Hey friends,

Have you ever tried out Google’s Image Search and opened a result window? You can see something like this one below:

Google Image Search Result

When you click on the image, you will be taken to the site, from where the picture was crawled, from the intermediate search page. But, when you try to go to the intermediate search page, you won’t be able to. If you haven’t tried it, try it!

This is because of Google, not linking it with a location.href, but with a location.replace. Enough of this! What is this location?

The window.location Object

Returns a Location object, which contains information about the URL of the document and provides methods for changing that URL. You can also assign to this property to load another URL.

Syntax

var locationObj = window.location; window.location = newLocation;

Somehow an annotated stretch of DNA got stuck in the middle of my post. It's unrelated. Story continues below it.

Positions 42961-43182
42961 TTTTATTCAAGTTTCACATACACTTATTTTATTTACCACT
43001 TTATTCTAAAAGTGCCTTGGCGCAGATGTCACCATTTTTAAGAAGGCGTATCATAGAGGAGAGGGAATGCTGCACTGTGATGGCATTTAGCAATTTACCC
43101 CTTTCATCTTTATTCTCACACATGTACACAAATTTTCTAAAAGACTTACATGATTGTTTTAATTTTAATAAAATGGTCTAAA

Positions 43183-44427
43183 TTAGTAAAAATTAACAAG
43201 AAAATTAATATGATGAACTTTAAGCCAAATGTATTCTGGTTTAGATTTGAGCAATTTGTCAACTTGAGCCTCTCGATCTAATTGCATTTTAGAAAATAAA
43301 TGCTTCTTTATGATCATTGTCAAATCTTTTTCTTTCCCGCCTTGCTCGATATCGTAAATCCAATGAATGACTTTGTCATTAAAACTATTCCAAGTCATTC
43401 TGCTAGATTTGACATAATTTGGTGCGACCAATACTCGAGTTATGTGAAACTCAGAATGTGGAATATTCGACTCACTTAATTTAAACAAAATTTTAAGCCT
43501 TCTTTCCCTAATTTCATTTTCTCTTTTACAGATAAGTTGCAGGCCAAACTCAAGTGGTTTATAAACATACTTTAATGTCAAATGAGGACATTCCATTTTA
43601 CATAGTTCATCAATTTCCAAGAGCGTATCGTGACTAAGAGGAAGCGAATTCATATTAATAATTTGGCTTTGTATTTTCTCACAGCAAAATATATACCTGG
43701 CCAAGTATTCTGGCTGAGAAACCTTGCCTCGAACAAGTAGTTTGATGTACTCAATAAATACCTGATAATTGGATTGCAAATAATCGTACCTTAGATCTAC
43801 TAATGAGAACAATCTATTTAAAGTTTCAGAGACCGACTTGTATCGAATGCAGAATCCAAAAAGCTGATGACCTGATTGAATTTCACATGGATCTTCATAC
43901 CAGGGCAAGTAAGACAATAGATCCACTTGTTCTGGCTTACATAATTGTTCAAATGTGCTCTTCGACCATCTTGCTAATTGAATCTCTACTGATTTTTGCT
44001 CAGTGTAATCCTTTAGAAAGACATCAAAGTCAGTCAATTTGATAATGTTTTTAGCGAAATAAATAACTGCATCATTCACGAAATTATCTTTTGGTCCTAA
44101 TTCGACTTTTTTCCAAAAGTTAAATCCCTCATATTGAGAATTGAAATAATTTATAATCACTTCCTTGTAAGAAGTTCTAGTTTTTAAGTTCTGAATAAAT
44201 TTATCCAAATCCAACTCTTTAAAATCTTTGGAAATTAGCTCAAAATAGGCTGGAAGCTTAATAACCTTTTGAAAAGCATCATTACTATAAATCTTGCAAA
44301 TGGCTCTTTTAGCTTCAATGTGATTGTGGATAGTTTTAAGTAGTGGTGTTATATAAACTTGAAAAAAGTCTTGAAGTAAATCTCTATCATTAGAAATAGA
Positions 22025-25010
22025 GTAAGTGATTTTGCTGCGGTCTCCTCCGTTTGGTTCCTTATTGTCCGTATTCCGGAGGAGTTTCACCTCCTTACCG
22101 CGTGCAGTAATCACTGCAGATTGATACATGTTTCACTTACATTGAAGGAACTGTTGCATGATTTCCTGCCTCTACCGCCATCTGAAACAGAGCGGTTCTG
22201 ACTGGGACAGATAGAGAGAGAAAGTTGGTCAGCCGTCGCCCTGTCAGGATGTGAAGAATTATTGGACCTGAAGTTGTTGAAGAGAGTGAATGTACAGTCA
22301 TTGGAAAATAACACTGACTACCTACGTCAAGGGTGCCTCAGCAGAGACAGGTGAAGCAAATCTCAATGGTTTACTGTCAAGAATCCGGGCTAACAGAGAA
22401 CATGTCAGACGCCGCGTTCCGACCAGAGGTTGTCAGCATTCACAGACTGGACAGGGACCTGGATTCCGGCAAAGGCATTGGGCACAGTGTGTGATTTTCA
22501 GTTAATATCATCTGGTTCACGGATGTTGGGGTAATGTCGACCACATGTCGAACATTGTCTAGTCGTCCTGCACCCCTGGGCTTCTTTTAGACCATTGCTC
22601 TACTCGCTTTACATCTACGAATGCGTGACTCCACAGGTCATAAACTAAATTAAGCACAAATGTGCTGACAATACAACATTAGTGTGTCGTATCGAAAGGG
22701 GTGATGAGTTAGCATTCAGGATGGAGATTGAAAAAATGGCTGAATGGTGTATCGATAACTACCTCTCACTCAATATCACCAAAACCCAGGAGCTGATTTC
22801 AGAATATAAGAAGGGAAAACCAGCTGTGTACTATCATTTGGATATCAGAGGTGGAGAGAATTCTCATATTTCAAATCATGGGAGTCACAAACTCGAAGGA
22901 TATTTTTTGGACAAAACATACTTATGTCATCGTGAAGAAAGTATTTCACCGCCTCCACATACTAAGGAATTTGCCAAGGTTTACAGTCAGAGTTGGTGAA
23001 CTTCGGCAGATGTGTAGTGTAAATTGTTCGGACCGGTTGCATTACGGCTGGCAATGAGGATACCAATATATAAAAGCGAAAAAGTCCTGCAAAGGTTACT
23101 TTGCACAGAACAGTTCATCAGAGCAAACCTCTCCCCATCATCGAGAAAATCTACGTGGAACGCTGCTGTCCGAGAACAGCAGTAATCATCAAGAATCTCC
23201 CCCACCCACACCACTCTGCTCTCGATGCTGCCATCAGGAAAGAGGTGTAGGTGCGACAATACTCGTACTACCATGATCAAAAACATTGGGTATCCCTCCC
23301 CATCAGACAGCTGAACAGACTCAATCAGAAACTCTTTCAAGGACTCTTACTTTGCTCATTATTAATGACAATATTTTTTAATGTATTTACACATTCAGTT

where
locationObj is an object of type Location, providing information about the current URL and methods to change it. Its properties and methods are described below.
newLocation is a Location object or a string, specifying the URL to navigate to.

Example
Whenever a property of the location object is modified, a document will be loaded using the URL as if window.location.assign() had been called with the modified URL.
Replace the current document with the one at the given URL:

function goToLink() {   window.location = "http://www.praveentech.net";} // in html: <button onclick="goToLink();">PraveenTech Research Labs</button>

Conclusion
location.replace(url) replaces the current document with the one at the provided URL. The difference from the assign() method is that after using replace(), the current page will not be saved in session history, meaning the user won’t be able to use the Back button to navigate to it.